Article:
President Obama is no Roosevelt, though he led the nation through the most severe economic recession since the Great Depression. We give him more credit than many on the Left allow for getting the Affordable Care Act passed, even with its shortcomings. But Obama has been more inclined to seek compromise than to lead.
Lately, President Obama has disappointed immigration-reform advocates with his decision to delay executive action to provide relief for undocumented immigrants, at least until after the midterm election. But since Republican House Speaker John Boehner has refused to let the House act on the bipartisan immigration reform bill that was passed by the Senate, executive orders may be the only way we’ll see reform as long as the House leadership is intimidated by right-wing Teabaggers.
We recently listened to Ray Marshall, former secretary of labor under Jimmy Carter, talk about immigration. Marshall has been working on labor and immigration policy for more than 50 years, including his tenure on the faculty at the University of Texas at Austin, teaching economics and public affairs. Immigration reform protects all workers, he noted, since employers can and do take advantage of undocumented workers to keep wages low. Real wages for American workers, adjusted for inflation, are lower now than they were in 1970. “You can’t sustain a democracy with declining real wages very long,” he said.
“We need immigrants, but we need value-added immigration,” he said. “If immigrant workers complement your workers, it’s good. If they compete with native workers, they depress wages and displace them.”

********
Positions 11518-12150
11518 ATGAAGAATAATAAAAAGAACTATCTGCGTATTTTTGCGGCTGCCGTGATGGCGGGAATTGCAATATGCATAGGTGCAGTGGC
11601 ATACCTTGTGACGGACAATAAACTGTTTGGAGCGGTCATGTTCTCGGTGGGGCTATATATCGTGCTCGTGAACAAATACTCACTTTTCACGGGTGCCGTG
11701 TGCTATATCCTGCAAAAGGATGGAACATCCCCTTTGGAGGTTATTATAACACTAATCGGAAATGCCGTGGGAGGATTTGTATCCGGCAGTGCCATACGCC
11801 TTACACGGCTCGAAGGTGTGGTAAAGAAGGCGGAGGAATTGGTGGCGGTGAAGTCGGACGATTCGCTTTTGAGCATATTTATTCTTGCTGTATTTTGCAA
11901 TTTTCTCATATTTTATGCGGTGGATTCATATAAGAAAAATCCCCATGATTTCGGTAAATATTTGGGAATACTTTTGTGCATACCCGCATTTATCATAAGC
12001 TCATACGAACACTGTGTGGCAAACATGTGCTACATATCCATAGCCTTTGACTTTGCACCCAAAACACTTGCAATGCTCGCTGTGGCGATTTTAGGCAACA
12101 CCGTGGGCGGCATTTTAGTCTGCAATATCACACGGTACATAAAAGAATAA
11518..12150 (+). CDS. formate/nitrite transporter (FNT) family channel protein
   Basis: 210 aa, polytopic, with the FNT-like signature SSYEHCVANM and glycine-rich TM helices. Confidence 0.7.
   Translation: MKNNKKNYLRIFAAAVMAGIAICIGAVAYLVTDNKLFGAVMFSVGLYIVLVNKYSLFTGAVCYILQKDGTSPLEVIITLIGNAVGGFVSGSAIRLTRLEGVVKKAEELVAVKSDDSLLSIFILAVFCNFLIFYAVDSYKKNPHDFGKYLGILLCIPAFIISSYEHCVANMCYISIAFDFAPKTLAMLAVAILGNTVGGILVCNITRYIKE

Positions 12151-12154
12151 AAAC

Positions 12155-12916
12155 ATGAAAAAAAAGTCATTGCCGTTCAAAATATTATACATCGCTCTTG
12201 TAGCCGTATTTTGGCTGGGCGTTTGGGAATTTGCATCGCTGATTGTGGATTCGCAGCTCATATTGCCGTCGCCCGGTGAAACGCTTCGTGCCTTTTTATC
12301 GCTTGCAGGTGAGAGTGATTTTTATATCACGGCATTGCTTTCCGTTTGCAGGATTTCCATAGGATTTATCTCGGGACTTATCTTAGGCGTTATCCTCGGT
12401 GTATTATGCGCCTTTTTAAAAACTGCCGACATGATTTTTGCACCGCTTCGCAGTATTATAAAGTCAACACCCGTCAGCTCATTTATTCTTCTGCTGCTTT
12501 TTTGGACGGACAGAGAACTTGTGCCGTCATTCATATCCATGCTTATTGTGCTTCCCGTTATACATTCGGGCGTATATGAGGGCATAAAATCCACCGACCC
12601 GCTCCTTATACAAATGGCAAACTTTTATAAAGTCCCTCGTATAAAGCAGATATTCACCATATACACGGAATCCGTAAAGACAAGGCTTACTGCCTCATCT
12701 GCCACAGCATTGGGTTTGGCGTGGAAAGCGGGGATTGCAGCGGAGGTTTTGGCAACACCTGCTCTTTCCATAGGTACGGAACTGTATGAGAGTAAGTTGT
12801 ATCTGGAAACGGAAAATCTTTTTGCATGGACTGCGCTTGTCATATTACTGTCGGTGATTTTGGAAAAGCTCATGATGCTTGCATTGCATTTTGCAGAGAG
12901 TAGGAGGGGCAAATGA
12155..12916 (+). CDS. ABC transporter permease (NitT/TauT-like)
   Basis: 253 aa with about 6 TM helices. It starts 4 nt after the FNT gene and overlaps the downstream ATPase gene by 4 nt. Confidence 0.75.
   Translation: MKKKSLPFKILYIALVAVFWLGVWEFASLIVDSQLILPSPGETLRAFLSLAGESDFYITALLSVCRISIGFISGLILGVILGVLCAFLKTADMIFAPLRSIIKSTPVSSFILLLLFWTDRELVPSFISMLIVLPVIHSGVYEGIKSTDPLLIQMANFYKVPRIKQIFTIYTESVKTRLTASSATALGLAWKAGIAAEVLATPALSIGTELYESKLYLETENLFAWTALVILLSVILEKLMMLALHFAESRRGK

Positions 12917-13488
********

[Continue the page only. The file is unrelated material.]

He added, “You need the immigrants’ help to enforce the law.” That means that the Department of Labor should enforce the wage and hour law, and undocumented immigrants who complain to the Department of Labor should have protected status while their complaints are processed.
A majority of people support immigration reform, and that includes a majority of Republicans, he said, but the bill is hung up mainly over what happens to the 11.5 million undocumented aliens. A poll conducted for the Brookings Institute in June found 62% of all respondents believe we should legalize undocumented aliens and only 19% said we should deport them. Among the Tea Party, 37% said we should legalize them while 37% would identify and deport all immigrants who are in the US illegally. But 53% of all voters said they would be less likely to vote for a candidate who opposes immigration reform that includes a path to citizenship.
Boehner knows if he brings it to the floor it will pass, and the President will sign it. But he won’t do it because the Tea Party would rebel.